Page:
Several years in and there is still quite a bit of confusion around the value of cloud computing. What is it? How can I use it? What value will it provide? There are several perspectives on how to approach cloud computing value. Interesting, that very question elicits several possible responses. This missive specifically targets how applications map against a cloud value matrix. From the application perspective, scale along with the historical component governs the direction of value.
As scale increases, so does the potential value from cloud computing. That is not to say that traditional methods are not valuable. It has more to do with the direction and velocity that the scale of an application is taking. Greenfield applications provide a different perspective from legacy applications. Rewriting legacy applications simply to use cloud brings questionable value. There may be extenuating circumstances to consider. However, those are not common.
Legacy vs. Greenfield (x-axis)
The x-axis represents the spectrum of applications from legacy to greenfield. Greenfield applications may include either brand new applications or rewritten legacy applications. Core, off the shelf applications may fall into either category. The current state of the cloud marketplace maturity suggests that any new or greenfield applications should consider cloud computing. That includes both PaaS and SaaS approaches.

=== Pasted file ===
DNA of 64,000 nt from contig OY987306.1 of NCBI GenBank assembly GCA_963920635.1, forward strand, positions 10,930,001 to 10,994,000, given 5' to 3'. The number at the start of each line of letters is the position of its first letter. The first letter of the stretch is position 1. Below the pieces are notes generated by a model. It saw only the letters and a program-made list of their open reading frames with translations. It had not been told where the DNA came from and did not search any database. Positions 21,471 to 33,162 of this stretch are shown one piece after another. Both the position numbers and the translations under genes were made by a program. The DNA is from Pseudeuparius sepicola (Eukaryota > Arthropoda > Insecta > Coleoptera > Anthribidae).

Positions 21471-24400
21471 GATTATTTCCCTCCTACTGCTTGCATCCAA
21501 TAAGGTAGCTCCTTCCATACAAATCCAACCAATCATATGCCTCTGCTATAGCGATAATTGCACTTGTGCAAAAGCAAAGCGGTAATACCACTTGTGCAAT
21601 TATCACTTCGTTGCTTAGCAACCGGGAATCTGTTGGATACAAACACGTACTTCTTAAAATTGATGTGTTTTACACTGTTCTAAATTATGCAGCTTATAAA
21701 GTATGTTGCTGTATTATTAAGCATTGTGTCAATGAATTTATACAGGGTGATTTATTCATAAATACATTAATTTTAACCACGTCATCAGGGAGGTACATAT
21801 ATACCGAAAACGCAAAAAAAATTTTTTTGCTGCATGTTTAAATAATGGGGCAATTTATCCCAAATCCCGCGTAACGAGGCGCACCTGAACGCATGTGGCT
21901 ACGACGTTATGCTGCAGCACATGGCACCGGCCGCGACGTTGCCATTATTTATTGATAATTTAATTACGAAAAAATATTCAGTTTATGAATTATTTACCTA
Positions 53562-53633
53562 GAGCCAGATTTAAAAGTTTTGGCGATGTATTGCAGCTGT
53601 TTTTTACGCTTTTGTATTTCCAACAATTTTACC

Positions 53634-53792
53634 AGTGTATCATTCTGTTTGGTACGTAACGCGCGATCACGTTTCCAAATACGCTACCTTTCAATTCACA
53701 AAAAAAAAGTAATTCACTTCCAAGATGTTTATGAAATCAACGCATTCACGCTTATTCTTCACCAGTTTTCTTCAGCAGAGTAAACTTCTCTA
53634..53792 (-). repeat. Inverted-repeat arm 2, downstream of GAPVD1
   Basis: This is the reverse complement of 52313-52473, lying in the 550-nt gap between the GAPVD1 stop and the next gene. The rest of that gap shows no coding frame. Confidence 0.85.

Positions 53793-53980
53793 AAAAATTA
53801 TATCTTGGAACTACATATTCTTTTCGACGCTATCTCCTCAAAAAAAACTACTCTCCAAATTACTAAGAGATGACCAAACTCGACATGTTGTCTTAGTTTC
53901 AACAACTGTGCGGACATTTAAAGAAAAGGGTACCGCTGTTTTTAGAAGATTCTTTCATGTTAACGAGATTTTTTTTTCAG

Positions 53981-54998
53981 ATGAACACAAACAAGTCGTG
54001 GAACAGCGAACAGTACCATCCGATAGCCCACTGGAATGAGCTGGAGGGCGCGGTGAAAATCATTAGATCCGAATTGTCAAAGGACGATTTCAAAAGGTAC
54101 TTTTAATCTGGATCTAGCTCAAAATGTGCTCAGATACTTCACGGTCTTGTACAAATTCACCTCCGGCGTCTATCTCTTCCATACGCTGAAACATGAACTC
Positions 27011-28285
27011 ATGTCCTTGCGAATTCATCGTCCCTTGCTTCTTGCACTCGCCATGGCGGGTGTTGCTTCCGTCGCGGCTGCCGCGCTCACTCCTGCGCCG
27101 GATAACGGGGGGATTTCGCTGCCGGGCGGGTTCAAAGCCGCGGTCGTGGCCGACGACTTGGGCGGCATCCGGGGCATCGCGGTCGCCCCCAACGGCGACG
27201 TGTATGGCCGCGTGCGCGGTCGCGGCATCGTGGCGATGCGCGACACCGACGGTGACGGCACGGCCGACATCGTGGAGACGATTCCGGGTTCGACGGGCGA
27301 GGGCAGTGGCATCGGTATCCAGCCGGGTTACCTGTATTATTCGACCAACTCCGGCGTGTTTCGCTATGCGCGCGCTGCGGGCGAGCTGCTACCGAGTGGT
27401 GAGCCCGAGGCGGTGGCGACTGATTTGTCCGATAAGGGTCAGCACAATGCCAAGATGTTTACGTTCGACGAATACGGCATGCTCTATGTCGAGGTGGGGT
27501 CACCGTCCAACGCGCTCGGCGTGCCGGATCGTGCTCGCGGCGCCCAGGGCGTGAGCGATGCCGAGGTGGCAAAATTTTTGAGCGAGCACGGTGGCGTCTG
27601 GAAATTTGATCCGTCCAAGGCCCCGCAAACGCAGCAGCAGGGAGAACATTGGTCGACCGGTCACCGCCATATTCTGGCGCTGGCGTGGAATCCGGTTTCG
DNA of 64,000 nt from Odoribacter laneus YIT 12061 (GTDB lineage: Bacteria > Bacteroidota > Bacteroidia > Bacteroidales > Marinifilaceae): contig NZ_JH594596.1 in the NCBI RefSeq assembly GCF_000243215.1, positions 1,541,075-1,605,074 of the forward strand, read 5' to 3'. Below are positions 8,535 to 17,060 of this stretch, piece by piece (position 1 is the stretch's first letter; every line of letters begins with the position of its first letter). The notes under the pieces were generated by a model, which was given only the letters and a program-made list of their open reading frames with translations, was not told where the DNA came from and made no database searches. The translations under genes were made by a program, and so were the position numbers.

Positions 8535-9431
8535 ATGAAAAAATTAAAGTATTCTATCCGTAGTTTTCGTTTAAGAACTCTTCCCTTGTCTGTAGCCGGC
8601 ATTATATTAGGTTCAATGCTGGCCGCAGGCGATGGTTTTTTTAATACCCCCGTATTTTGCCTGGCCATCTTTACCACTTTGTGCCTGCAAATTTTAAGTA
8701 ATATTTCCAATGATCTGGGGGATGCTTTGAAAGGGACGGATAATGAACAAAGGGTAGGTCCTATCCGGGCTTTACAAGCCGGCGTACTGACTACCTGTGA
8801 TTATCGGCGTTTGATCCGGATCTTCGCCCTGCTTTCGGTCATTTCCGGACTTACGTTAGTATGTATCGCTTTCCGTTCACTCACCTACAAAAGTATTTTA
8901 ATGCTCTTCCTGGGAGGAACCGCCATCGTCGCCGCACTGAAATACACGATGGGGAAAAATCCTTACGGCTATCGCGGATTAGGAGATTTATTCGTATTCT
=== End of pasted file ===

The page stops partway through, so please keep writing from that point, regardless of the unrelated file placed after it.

The first step is to map the portfolio of applications against the grid. Each application type and scale is represented in relation to the others. This is a good exercise to 1) identify the complete portfolio of applications, 2) understand the current state and lifecycle and 3) develop a roadmap for application lifecycles. The roadmap can then become the playbook to support a cloud strategy.
The value cloud computing brings increases as application requirements move toward the upper-left quadrant. In most cases, applications will move horizontally to the right rather than vertically upward. The clear exception is web-scale applications. Most of those start in the lower-right quadrant and move vertically upward.
The matrix is intended to be a general guideline to characterize the majority, but not all applications and situations. In one example, legacy applications may be encapsulated to support cloud-based services as an alternative to rewriting.
Tim, I am looking forward to using this approach in my technology roadmap.